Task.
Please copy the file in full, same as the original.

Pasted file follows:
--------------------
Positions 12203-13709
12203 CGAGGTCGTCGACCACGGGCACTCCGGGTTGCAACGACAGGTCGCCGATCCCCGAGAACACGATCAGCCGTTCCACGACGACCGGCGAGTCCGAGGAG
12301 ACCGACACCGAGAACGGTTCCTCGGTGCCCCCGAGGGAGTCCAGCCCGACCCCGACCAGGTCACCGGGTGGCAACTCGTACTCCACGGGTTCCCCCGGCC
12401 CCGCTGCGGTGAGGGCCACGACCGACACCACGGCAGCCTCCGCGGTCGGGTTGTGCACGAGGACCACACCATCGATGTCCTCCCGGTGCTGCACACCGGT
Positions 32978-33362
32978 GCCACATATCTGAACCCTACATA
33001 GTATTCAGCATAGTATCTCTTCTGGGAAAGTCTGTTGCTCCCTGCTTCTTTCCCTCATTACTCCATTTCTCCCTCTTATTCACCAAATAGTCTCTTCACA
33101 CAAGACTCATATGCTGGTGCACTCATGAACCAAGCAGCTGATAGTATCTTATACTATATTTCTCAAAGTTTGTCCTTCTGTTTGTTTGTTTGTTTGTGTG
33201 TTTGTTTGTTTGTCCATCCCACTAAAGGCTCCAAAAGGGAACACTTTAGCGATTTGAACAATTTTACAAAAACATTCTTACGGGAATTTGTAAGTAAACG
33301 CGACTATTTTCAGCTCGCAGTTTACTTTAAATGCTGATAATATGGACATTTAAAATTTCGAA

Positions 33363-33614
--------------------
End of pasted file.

Positions 12203-13709
12203 CGAGGTCGTCGACCACGGGCACTCCGGGTTGCAACGACAGGTCGCCGATCCCCGAGAACACGATCAGCCGTTCCACGACGACCGGCGAGTCCGAGGAG
12301 ACCGACACCGAGAACGGTTCCTCGGTGCCCCCGAGGGAGTCCAGCCCGACCCCGACCAGGTCACCGGGTGGCAACTCGTACTCCACGGGTTCCCCCGGCC
12401 CCGCTGCGGTGAGGGCCACGACCGACACCACGGCAGCCTCCGCGGTCGGGTTGTGCACGAGGACCACACCATCGATGTCCTCCCGGTGCTGCACACCGGT
Positions 32978-33362
32978 GCCACATATCTGAACCCTACATA
33001 GTATTCAGCATAGTATCTCTTCTGGGAAAGTCTGTTGCTCCCTGCTTCTTTCCCTCATTACTCCATTTCTCCCTCTTATTCACCAAATAGTCTCTTCACA
33101 CAAGACTCATATGCTGGTGCACTCATGAACCAAGCAGCTGATAGTATCTTATACTATATTTCTCAAAGTTTGTCCTTCTGTTTGTTTGTTTGTTTGTGTG
33201 TTTGTTTGTTTGTCCATCCCACTAAAGGCTCCAAAAGGGAACACTTTAGCGATTTGAACAATTTTACAAAAACATTCTTACGGGAATTTGTAAGTAAACG
33301 CGACTATTTTCAGCTCGCAGTTTACTTTAAATGCTGATAATATGGACATTTAAAATTTCGAA

Positions 33363-33614